Fall With Me

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I'm falling. That much I can sense. At first my senses blur in confusion, jarred by the biting speed of my ineluctable path--I'm on a crash course with the pavement. What am I doing here again? The sun is blinking, climbing up over the top of the skyscraper as I ask myself this question. I can almost hear it yawning. So serene, so peaceful. For a moment I'm numb to the searing wind branding marks into my bare wrists, whipping at my jeans. I smile, and think that this might be the most beautiful moment in my entire depraved life.


It comes crashing down on my soul, a tidal wave of emotions and memories burning into my heart. Someone, then another someone, just endless people beating me. Then fists flying, landing solidly, and sirens in the distance. A broken figure. Me, unconscious on a creepily white hospital bed. 

That was when I decided to submit to death.

In the last moments before the sunrise, I struggled to sit up. I was wearing a dress--not one of the party dresses I'd always dreamed of wearing, but a disgusting, old-lady hospital dress. Nevertheless, it was airy and more or less comfortable. In a chair, white like the rest of this uncomfortably sterile room, is a bundle of what looks like clothes and a small slip of paper. I already know what it says. 

"Meet me outside. I have a surprise for you."

Kira thought she was so clever. My best friend in all the world. The only reason I would be sorry to leave it. But today I couldn't go out to her. Because today I was going out to death. Slipping into the clothes that Ki left me, I crept into the hallway of the hospital, my steps echoing through the passage. No one was about this early in the morning. I pressed the up button on the elevator and its cheerful ding! made me smile a little. Just a very little. 

The ladder up to the roof wasn't too hard to find. The slightly thinner air was refreshing after the oppressive, white-lit hospital. I imagined that I could hear the birds chirping, heralding a new day that would start without me. Hearing frantic footsteps behind me, I rushed to the edge of the building's top. With no regrets, I hurtled over. Down, down, down.

A fraction of a second passed. Against the sky that was now splashed with fiery oranges and pinks pushing back the receding night-blue, Kira's face appeared. Words flew from her mouth, but I couldn't hear them. I just smiled up at her. As she realized that this was my own doing, tears began streaming down her face. One touched my cheek as it rushed down, gravity summoning it to the ground. Like rain, I thought as my consciousness splintered.


I'm still falling. I guess I've just jerked awake after a spell of falling unconscious. Sadly, I paint the lines of Kira and me in all of our happy times--the only happy times of the life of Ariana Hatfield, I think sadly. But now I'm in a train, speeding towards the sidewalk, where hopefully there is a light at the end of this despairing tunnel. I can almost hear the clickety-clack of the tracks and the steam issuing from the top. 

I've heard that your life is supposed to flash before your eyes just before you die. I really don't know if that's what's happening to me. All I see is moments, of laughing, of running, of crying myself to sleep. Of darkness, and sunlight. Kira, me, the various abusive foster parents. The social workers. The nurses. Another memory, another smile, another vaguely nostalgic recollection. I decide that I want to close my eyes as I die. I can feel the earth now, rushing up to greet me, to take me to a better place.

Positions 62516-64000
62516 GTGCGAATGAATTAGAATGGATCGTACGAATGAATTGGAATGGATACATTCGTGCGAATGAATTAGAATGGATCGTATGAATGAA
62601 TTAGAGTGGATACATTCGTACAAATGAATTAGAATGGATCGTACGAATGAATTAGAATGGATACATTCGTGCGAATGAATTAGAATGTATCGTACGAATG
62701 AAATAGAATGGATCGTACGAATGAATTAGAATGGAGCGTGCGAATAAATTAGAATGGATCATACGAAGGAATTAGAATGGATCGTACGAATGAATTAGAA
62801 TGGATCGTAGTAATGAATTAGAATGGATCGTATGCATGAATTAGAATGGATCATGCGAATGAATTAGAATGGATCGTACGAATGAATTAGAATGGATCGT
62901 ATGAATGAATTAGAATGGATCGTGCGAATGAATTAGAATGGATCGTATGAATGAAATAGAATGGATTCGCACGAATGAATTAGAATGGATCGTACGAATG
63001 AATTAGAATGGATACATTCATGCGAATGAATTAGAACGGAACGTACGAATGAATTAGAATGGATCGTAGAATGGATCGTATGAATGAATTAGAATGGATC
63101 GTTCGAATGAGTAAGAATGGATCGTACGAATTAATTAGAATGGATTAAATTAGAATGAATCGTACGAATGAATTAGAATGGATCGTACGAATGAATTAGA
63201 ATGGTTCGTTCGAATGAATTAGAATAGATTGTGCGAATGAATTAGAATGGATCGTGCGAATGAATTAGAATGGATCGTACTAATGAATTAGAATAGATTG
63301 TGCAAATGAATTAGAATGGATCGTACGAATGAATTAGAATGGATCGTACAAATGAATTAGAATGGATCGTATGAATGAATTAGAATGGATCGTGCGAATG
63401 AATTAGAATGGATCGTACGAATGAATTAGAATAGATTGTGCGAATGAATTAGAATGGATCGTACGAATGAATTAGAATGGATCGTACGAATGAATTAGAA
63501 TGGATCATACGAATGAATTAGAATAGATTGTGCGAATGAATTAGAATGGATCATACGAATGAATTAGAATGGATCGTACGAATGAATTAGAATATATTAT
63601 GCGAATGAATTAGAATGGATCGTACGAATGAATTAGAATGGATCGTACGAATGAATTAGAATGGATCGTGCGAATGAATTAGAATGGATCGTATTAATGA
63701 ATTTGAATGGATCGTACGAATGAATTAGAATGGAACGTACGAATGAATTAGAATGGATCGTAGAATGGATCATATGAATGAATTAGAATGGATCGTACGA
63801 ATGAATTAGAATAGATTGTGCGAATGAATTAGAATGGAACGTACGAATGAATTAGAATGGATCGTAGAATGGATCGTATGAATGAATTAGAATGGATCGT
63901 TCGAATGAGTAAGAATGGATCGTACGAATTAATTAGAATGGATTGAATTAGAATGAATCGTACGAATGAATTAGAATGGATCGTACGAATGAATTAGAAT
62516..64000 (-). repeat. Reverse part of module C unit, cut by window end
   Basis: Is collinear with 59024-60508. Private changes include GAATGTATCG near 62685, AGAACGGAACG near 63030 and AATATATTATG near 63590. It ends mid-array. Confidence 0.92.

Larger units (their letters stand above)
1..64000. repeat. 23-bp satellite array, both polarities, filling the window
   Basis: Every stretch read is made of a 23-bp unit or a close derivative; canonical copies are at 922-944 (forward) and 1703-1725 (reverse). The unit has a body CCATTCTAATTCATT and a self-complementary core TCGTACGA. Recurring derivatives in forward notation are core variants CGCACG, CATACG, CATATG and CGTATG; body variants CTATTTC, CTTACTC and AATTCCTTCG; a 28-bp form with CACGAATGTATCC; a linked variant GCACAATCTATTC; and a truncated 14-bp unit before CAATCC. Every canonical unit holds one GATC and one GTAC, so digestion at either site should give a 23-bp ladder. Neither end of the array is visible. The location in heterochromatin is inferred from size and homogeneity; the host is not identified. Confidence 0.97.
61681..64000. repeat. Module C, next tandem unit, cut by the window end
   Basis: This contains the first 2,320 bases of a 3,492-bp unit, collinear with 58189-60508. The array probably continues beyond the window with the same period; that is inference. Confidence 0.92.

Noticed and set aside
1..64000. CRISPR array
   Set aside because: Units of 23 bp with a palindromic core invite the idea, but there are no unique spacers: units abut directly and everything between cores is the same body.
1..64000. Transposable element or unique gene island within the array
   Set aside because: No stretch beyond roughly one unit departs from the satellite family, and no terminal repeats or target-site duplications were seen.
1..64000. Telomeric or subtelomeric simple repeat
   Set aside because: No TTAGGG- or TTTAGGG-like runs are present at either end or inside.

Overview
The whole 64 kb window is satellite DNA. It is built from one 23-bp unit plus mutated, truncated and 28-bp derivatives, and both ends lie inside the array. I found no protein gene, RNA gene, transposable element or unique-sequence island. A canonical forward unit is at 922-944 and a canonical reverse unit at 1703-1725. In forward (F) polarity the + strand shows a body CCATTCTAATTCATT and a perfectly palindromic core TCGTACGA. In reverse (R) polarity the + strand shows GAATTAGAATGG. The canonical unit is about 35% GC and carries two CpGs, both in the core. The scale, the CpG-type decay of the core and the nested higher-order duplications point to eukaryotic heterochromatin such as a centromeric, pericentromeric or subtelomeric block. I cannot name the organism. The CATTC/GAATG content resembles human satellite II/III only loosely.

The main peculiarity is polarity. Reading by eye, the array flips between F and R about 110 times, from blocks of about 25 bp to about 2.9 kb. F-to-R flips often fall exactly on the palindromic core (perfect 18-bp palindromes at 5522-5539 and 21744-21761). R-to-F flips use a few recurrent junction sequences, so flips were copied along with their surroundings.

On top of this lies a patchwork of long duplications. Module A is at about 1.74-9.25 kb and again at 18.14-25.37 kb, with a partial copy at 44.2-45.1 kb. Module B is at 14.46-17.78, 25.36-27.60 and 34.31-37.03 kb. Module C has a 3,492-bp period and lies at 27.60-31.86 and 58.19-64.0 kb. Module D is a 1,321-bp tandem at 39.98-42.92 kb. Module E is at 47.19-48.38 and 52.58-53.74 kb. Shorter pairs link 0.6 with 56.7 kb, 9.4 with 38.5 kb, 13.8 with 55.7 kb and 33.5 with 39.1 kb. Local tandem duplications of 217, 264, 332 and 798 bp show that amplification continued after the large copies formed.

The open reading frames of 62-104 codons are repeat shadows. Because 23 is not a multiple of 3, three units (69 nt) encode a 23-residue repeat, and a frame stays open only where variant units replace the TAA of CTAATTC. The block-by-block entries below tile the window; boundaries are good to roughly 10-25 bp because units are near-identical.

Just before I hit the ground, my eyes snap open to a dull thud on the sidewalk beside me. Kira -! She must have thrown herself down when I blacked out. Kira... the light is already leaving her eyes, her bones and body broken. She didn't have to. She didn't have to. Please... no...

But I'm strangely comforted by the thought that, wherever she's gone, I'll soon follow. Then we'll spend the rest of our afterlife in some light-filled place, among what I'm sure will be a glade of many-hued wildflowers, tinkling like fairy bells filled with sunny laughter. My heart warms at the thought of the place that I'm heading to, that I'll find when I finally die in this stupid world. Peacefully, I stare up at the brilliant sky. It really is a beautiful morning. A slight pang fills my chest as I realize I won't be there to live out that pretty summer day. Light glares at me over the metal skyscraper. 

I see Kira's body on the pavement, beside and just below me. Then a violent shove. Unbelievable pain. In the agony I scream, though in that sleepy morning, no one can hear me. Do I really make a sound? Somewhere in all of that suffering, in the crack of my springy bones and long-forgotten bruises hurting again, I clasp Kira's hand and the world, with one last boom that I'm probably imagining, just goes out. I wait for the meadow, the fairy bells. I wait for the same blue sky in another, better place. I wait. And wait. And wait. And that's when it hits me, more painful than hitting the ground:

I'll have to wait forever.

According to the I Write Like Software, in this story

I write like
Arthur Clarke
I Write Like by Mémoires, journal software. Analyze your writing!
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